The other day my husband dashed off an email to a dozen friends and neighbours titled ‘meat, eggs and parsnips’. Our farmer friend Kathleen was coming to town and had offered to deliver some food. He included Kathleen’s answers to his questions about how the food was produced:
‘we do nothing to the cattle; they are born and stay with the herd their entire life (until their one bad day). The cattle have only pasture and hay, nothing else (no finishing on grain). The chickens are truly free-range and are fed certified organic grains. They also have happy days with no other inputs from us (well I do pat them and our son hugs them). The vegetables are from organic seed if we can source it, and we only fertilize with manure from our animals. No herbicides, no pesticides, just lots of mulch and weeding.’
The next week, at the appointed day and time, people arrived on foot, bike and car in front of our house and gathered around Kathleen’s truck to pick up their orders.
A few weeks later, we visited the source of the food, a bucolic farm near Ottawa that Kathleen runs with her husband. Our seven-year old and theirs gathered eggs and played hide and-go-seek in the hay bales. We visited the Scottish Highland cattle, drank coffee, helped harvest onions, shared our friends’ dismay when the chickens got into the broccoli field. And for months to come, we’ll be enjoying succulent hamburgers and remembering the taste of those sweetest-ever parsnips and the smell of the wind through the fields.
To be realistic, this kind of sporadic exchange, lovely as it is, will not replace more conventional food distribution for us. We’ll still go to the supermarket to buy what we don’t get from our Community Supported Agriculture basket and occasional stops at the farmer’s market. But it’s worth thinking about the value of such direct connections and how they could be multiplied.
One way of making more direct producer-consumer connections, even across distance, is through traceability programs such as ThisFish, an initiative of Ecotrust Canada (and fishing industry partners) and a Foundation grantee. ThisFish traces seafood back to its origins so that eaters know who caught it, where and how. Fish harvesters identify their catch with a unique code, upload the information and then consumers type or scan it into the ThisFish site. This gives access not only to maps of where fish is caught, sustainability ratings and recipes, but also lets you send an email straight to the fisher. ThisFish made a word map of emails people had sent to ‘their’ fishers, which looked like this:
Not only are fishers able to hear questions and comments on their fish and get a real sense of who is eating it, but they, and everyone else along the supply chain, are able to better understand how it’s working: how long it takes for fish to transit, what happens to price along the way, who buys it and how fresh it is. ThisFish seafood is as of yet available primarily in selected restaurants and retailers, and they have just opened an on-line store: check in out here: http://thisfish.info/shop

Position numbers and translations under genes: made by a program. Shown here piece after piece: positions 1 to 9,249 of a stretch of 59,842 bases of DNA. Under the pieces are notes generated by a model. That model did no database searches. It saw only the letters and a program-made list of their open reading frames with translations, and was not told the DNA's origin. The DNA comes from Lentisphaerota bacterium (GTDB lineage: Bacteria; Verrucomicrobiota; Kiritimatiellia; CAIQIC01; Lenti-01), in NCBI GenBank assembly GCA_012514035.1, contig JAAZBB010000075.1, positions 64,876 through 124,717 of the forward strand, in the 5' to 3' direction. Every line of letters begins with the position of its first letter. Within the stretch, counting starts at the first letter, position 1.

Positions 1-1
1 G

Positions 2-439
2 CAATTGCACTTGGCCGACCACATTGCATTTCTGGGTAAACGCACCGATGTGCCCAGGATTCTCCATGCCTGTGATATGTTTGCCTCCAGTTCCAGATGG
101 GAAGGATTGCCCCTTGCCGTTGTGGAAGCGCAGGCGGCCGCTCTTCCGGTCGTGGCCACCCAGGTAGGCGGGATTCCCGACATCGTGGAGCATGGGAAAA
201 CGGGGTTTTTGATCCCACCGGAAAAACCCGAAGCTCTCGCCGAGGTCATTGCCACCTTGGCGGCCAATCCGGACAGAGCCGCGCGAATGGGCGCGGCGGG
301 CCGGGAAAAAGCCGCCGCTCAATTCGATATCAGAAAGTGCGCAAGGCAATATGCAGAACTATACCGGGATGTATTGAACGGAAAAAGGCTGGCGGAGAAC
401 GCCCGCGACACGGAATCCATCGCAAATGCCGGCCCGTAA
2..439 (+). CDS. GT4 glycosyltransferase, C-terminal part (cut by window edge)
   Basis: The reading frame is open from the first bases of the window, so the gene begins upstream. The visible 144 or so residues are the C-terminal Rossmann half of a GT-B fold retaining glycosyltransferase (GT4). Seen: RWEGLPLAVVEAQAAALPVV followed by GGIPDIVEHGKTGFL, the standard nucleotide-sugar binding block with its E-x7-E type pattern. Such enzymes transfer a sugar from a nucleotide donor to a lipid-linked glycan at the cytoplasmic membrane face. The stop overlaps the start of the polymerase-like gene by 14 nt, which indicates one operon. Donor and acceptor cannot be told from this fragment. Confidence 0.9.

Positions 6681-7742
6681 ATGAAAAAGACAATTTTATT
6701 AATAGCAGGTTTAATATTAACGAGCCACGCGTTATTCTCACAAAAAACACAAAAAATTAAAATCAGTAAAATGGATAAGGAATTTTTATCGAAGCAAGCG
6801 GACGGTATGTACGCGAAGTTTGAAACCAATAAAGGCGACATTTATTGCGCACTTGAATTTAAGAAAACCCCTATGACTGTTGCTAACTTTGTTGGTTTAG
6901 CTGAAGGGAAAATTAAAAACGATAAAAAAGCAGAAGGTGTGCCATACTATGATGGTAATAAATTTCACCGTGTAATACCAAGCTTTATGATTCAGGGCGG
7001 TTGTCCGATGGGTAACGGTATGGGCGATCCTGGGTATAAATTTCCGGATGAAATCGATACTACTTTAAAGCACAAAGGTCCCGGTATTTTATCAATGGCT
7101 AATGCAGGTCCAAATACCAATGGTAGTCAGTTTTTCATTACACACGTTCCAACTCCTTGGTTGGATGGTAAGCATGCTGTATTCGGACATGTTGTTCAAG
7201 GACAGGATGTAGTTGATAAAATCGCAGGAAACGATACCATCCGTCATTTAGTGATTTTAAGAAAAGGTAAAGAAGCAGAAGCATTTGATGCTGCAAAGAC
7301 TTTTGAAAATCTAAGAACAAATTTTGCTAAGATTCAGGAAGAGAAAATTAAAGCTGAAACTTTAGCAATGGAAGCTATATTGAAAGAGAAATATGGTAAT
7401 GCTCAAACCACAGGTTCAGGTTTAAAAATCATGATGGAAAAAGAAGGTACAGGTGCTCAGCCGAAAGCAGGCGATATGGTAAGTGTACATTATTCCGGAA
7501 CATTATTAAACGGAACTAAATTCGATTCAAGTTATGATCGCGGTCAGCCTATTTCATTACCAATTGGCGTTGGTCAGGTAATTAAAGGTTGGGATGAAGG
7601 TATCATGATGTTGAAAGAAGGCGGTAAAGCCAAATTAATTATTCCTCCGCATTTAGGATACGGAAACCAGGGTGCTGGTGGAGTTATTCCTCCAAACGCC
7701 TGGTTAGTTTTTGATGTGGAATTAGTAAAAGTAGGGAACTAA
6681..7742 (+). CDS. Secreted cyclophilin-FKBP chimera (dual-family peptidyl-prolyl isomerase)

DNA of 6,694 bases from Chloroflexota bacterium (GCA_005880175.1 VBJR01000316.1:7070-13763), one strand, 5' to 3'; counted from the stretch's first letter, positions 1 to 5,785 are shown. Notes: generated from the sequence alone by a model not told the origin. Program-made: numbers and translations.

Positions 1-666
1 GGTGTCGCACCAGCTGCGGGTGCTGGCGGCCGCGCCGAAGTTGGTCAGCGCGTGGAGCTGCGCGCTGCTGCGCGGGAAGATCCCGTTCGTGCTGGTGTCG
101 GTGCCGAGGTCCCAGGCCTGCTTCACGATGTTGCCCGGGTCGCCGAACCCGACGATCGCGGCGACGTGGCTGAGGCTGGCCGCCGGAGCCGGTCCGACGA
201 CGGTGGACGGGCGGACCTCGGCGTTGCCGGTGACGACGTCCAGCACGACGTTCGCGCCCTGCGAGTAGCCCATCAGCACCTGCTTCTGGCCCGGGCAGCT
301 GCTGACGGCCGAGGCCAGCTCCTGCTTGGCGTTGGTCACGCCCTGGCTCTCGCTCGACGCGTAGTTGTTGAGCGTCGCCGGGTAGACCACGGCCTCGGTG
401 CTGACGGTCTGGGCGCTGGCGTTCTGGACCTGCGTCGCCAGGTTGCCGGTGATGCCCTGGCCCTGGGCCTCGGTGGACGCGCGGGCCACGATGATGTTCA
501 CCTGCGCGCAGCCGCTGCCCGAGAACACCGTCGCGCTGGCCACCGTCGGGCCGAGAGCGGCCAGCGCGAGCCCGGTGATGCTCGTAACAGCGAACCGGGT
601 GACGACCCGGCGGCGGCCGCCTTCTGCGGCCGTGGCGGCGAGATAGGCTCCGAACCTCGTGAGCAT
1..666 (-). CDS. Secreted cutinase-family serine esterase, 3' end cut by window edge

It is still up to the consumer to navigate better choices; ThisFish is not a certification or rating of sustainability, only a traceability system. This brings up the question of trust and the purpose of traceability systems, ratings (such as, for seafood, SeaChoice or OceanWise) and third-party certifications (Marine Stewardship Council, organic, Aquaculture Stewardship Council…). Both producers and consumers often point out that they don’t feel the need for a stamp of approval when they know each other. But the longer the supply chain, the more relevant certification becomes.
Third-party certification not only provides consumers assurance that there is some verification of sustainability claims, but also lays out a set of standards –a rulebook about what practices are allowable underpinned by a set of principles. In the best cases, such the system integrates a way for producers to learn from and challenge each other (through farm visits, for example) as well as to access markets and better prices.
If there was a trust continuum for food, it might look something like this:
Of course this is all pretty big brush and should be nuanced – for example by the fact that some certification systems and traceability systems are more trustworthy than others. Voluntary as well as mandatory disclosures of information about corporate performance are on the rise globally, as noted in the 2013 edition of the Global Reporting Initiative’s Carrots and Sticks. Communications technology has made it easier to share information about products – the challenge is often sifting the information and making sense of it.
However more transparency, traceability and trust is achieved – better regulation, reporting, labelling or knowing your fisher or farmer – it contributes to raising the bar on how food is produced and drives us toward a more sustainable food system.